Katherine Hawes from Aquarius Lawyers on complex impending ECA legislation
Despite ship transportation being considered as the most energy efficient mode of transport, it still represents a significant contribution to global emissions.
The sulphur content of marine fuels is determined by local legislation and regulated through the International Maritime Organization (IMO) MARPOL Annex VI which is in turn implemented by national legislation of the signatory parties.
During the 1980s the International Maritime Organisation (IMO) started work on the reduction of air pollution from ships. However, it wasn’t until May 2005, with the ratification of MARPOL Annex VI, that it directly impacted the shipping industry. Since that time the emissions from shipping have played a major part in the development of the marine industry, with the IMO increasingly setting tighter limits. In addition, the European Union has added supplementary requirements to those imposed by IMO and the state of California has set its own specific requirements.
The MARPOL Annex VI legislation regarding sulphur emissions is mainly contained in Regulation 4 and Regulation 14 which covers sulphur oxides and particulate matter. The regulation defines the sulphur content of the fuel where compliance is to be achieved on the basis of the fuel as loaded. There are different sulphur limits applicable inside and outside Emission Control Areas (ECAs). The ECAs are as follows:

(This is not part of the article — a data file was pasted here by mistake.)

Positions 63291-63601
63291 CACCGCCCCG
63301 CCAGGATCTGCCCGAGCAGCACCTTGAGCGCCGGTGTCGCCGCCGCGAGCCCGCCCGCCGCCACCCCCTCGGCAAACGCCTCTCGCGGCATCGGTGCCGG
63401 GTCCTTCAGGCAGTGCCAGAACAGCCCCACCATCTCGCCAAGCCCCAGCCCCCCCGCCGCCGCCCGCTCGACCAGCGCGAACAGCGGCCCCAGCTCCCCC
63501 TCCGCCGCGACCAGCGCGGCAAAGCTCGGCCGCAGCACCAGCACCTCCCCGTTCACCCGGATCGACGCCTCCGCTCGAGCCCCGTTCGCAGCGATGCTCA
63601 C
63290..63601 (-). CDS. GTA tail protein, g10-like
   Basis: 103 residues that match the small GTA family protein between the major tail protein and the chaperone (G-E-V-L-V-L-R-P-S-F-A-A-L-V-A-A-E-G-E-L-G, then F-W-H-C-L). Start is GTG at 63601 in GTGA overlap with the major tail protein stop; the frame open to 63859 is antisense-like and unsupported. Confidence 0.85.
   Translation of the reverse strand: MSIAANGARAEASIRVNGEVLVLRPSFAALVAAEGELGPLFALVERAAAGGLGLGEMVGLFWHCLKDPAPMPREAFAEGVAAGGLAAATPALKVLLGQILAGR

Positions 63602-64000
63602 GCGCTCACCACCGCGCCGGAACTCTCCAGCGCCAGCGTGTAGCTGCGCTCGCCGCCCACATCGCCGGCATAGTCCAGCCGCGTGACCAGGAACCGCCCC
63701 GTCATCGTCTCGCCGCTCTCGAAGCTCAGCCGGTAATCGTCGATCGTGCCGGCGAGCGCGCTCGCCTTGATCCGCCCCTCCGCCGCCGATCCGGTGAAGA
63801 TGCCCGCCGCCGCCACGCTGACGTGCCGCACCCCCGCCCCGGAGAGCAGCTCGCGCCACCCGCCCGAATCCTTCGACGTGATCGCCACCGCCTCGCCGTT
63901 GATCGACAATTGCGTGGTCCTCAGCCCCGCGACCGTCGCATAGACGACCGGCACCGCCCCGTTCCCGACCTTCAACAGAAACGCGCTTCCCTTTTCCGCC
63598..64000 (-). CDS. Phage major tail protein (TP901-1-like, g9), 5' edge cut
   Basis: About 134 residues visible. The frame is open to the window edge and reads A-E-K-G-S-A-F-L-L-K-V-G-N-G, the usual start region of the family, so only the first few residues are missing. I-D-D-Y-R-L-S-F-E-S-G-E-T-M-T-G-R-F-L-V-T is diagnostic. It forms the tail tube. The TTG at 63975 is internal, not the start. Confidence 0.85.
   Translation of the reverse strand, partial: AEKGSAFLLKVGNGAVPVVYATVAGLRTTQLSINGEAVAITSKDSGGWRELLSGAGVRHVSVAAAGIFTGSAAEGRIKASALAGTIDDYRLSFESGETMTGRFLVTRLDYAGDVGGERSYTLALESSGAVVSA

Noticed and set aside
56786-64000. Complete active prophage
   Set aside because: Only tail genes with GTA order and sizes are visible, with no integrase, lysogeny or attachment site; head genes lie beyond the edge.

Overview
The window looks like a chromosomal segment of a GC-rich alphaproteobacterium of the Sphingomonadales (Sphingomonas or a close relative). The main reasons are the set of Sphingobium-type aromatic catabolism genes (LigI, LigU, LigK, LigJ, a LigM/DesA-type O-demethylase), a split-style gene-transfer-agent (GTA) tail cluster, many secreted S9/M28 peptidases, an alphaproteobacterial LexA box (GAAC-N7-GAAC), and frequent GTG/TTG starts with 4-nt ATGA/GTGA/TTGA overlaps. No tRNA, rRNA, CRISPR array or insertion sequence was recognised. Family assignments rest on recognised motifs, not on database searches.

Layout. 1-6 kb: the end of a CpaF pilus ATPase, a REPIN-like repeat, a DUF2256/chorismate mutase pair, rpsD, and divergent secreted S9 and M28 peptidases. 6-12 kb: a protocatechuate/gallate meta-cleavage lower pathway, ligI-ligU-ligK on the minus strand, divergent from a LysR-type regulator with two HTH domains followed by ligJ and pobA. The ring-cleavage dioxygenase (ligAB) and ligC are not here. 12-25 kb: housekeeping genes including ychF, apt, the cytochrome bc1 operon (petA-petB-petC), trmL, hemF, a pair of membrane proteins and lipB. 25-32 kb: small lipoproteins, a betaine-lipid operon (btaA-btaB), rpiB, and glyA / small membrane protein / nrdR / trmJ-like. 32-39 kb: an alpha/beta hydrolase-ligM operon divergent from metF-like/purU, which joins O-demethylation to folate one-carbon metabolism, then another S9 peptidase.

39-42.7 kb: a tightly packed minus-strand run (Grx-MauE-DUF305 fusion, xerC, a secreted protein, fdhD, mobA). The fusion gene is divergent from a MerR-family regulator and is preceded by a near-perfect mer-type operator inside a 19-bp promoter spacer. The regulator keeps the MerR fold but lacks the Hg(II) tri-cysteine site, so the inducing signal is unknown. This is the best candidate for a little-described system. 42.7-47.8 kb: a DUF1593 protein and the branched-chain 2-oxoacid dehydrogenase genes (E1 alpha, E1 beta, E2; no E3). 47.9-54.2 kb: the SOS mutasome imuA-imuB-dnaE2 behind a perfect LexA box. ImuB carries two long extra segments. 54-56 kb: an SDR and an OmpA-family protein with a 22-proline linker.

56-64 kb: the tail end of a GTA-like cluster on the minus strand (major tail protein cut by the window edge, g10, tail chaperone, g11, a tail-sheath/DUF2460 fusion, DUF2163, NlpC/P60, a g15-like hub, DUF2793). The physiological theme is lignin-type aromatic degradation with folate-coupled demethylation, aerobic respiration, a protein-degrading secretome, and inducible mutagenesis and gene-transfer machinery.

1. Baltic Sea area – as defined in Annex I of MARPOL (SOx only);
2. North Sea area – as defined in Annex V of MARPOL (SOx only);
3. North American area
4. United States Caribbean Sea area
Most ships which operate both outside and inside these ECAs will therefore operate on different fuel oils in order to comply with the respective limits. In such cases, prior to entry into the ECA, it is required to have fully changed-over to using the ECA compliant fuel oil and to have onboard implemented written procedures as to how this is to be undertaken.
The European Union legislation also contained certain additional requirements. These include such ships as passenger ships going to or from any EU port, the fuel sulphur is limited to a maximum of 1.5% m/m. The 2012 review of the EU legislation incorporates the latest MARPOL Annex VI regulations and contains the following additional requirements:
• In EU waters outside ECAs, the current 3.50% m/m fuel sulphur limit will change to 0.5% m/m from 1 January 2020. The 0,10%m/m sulphur limit will be retained in respect of fuels used by ships while at berth.
• Fuel with more than 3,50% m/m sulphur will only be allowed for sale and use by ship equipped with an approved closed loop (ie no discharge of wash water overboard) exhaust gas cleaning system.
The European Parliament Directive 2009/30/EC limited the sulphur content of fuels used in inland waterway vessels to a maximum of 0.0010%m/m(10 mg/kg) from 1st January 2011.
Inadequate supplies of low sulphur fuel oils will mean charterers too will need to bunker more frequently which would have significant effects on the vessel’s daily operating costs. It would also have a pronounced effect of the cargo carrying capacity the vessel could uplift, plus port call delays and associated charges.
In summary, owners, operators and charterers will need to ensure that their bunker specifications, fuel supply agreements, and charterparties all take the new requirements into account. In addition, the possible impact of inadequate supplies of low sulphur fuel on operational costs will also need to be considered. For vessels operating in the ECAs, fuel changeover procedures, fuel specification charts and associated documentation will additionally be required.